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The Dartmouth
June 20, 2024 | Latest Issue
The Dartmouth

TTLG: Leaving Home Behind

Former news executive editor Elle Muller ’24 reflects on growing up at a College that came to feel like her home.


This article is featured in the 2024 Commencement & Reunions special issue.

“I am excited to see what I will learn from my next home.”

That is the final line of the Common Application essay that I sent to Dartmouth on a whim in January 2020. I had written about a series of unconventional homes that I grew up in, hoping halfheartedly to find something resembling a home in college. I could not have imagined what I would find at Dartmouth. 

“I know we’re not from here, but I do feel like I grew up here.”

My friend said this in my car as we drove through Hanover — our conversation underscored by “Home” by Edward Sharpe and the Magnetic Zeros. That song has grown to encompass the love and nostalgia I have for Dartmouth and the people here. I have truly discovered that “home is wherever I’m with you.”

I first heard “Home” on Sept. 14, 2020, the start of my freshman fall classes on Zoom. The Dartmouth Outing Club sent the Class of 2024 a link to the iconic rendition of the song they typically perform during First Year Trips. Now, as I re-read the emails from the couch of my senior apartment, it feels like I am at a completely different Dartmouth. In a way, I am. 

I met my now-roommates in our doorways during freshman year. We would eat our take-out dinners together over Zoom or sit in our hallway on the third floor of Topliff Hall. We would take long walks in Pine Park and dip in the river — I kept my mask on the first few times because I was so afraid of being asked to leave campus by the College due to the COVID-19 restrictions. One night, we even tried to walk all the way to the Skiway, although I didn’t make it past the rugby fields. Before we left for winterim, we cooked a Friendsgiving meal in the Topliff kitchen and ate on the hallway floor.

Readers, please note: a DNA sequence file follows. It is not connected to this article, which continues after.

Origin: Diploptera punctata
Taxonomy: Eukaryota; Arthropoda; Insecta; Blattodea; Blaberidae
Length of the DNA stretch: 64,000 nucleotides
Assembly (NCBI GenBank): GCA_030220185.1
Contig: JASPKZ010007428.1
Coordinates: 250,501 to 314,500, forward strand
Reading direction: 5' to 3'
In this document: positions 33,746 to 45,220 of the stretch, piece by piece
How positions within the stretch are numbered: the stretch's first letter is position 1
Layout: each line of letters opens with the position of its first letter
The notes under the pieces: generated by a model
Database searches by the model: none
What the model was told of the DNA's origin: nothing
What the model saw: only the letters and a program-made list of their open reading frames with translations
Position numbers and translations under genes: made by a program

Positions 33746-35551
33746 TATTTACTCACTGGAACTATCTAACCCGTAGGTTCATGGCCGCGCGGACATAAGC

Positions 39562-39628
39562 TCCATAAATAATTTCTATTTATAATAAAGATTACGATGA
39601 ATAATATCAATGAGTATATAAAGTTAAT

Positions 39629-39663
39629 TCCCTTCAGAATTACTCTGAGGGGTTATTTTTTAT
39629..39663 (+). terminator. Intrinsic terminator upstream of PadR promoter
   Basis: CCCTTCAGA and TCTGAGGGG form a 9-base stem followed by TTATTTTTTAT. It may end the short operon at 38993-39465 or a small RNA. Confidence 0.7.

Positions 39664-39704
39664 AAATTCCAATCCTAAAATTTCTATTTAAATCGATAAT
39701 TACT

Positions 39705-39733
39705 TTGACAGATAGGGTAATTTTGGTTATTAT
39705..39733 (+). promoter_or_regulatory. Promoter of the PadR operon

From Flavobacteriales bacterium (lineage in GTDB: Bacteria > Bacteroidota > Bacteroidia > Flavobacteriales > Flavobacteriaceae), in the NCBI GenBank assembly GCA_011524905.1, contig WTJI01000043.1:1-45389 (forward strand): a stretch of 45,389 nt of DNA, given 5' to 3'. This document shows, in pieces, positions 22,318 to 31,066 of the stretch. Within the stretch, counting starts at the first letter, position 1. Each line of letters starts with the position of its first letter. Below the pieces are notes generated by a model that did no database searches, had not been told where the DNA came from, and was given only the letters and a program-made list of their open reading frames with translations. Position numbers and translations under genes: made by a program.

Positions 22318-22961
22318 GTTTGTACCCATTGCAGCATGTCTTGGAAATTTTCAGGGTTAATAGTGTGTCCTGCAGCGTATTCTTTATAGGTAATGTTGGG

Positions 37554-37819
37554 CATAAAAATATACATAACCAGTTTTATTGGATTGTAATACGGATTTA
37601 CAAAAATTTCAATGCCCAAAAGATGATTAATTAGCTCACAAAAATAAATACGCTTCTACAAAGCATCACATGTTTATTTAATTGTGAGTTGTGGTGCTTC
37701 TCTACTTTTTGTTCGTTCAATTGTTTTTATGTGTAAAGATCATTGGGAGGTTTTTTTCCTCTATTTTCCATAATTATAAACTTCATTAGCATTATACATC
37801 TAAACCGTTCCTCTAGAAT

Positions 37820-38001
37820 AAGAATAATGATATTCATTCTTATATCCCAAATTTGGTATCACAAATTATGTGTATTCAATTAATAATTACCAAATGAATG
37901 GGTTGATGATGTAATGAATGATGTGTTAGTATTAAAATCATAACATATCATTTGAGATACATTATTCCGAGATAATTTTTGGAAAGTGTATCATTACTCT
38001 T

While I look back on these memories fondly, it was, of course, not all warm and cozy. ​​I thought that there was something fragile about Dartmouth. I was so afraid of it being taken away. Every happy memory was underscored by the threat of “being sent home” for breaking the rules. The happiness became temporary, that I was always afraid of losing, which made me go beyond seizing the moment.

Like everyone who was at Dartmouth during the COVID-19 pandemic, I will always remember then-Dean of the College Kathryn Lively’s emails to campus during my first year. Specifically, after Jan. 6, 2021, following a long lamentation on the state of the world and some words about what our liberal arts education would do for us in the next four years, she said “the academic term starts now.” Since then, no matter where I am or what is going on, I have always been thinking, “The academic term starts now.” I start the first day of classes like a horse at the gates before a race. I throw everything in my life in a compartmentalized box; I put blinders on, and the academic term starts. 

My freshman year, I attended three funerals on Zoom. I cried about deaths to a pastor, a rabbi and my mom. In those moments, I grew up in ways that I was not ready for. 

But I was also still surrounded by intense feelings of joy. My friends and I went apple picking and took socially distant pictures in case we wanted to post them. We hiked Cardigan Mountain in masks tipped below our chins to catch our breaths. I fell so deeply in love with these people and places.

During sophomore year, the fear of “getting sent home” faded, and I began to find a sense of security that I had never felt before. Looking back, that year was truly the highest of highs, even as the other less memorable moments felt numb. But that year, I was home at Dartmouth in a way that I had never been before. 

During junior year, I finally began to feel like I could do anything, that I would always have Dartmouth to fall back on. I went to London in summer 2022 and I worked at a professional theater in winter 2023 — but Dartmouth was always my home base.

I was racing to make up for time lost during the pandemic, trying to do everything, and I was still operating with the mindset that “the academic term starts now.” I was so focused on making sure that I had the next step planned that I placed less value on living in the moment. I was not continuing projects from term to term because I was so burnt out. As a writer, I would start stories and never finish them.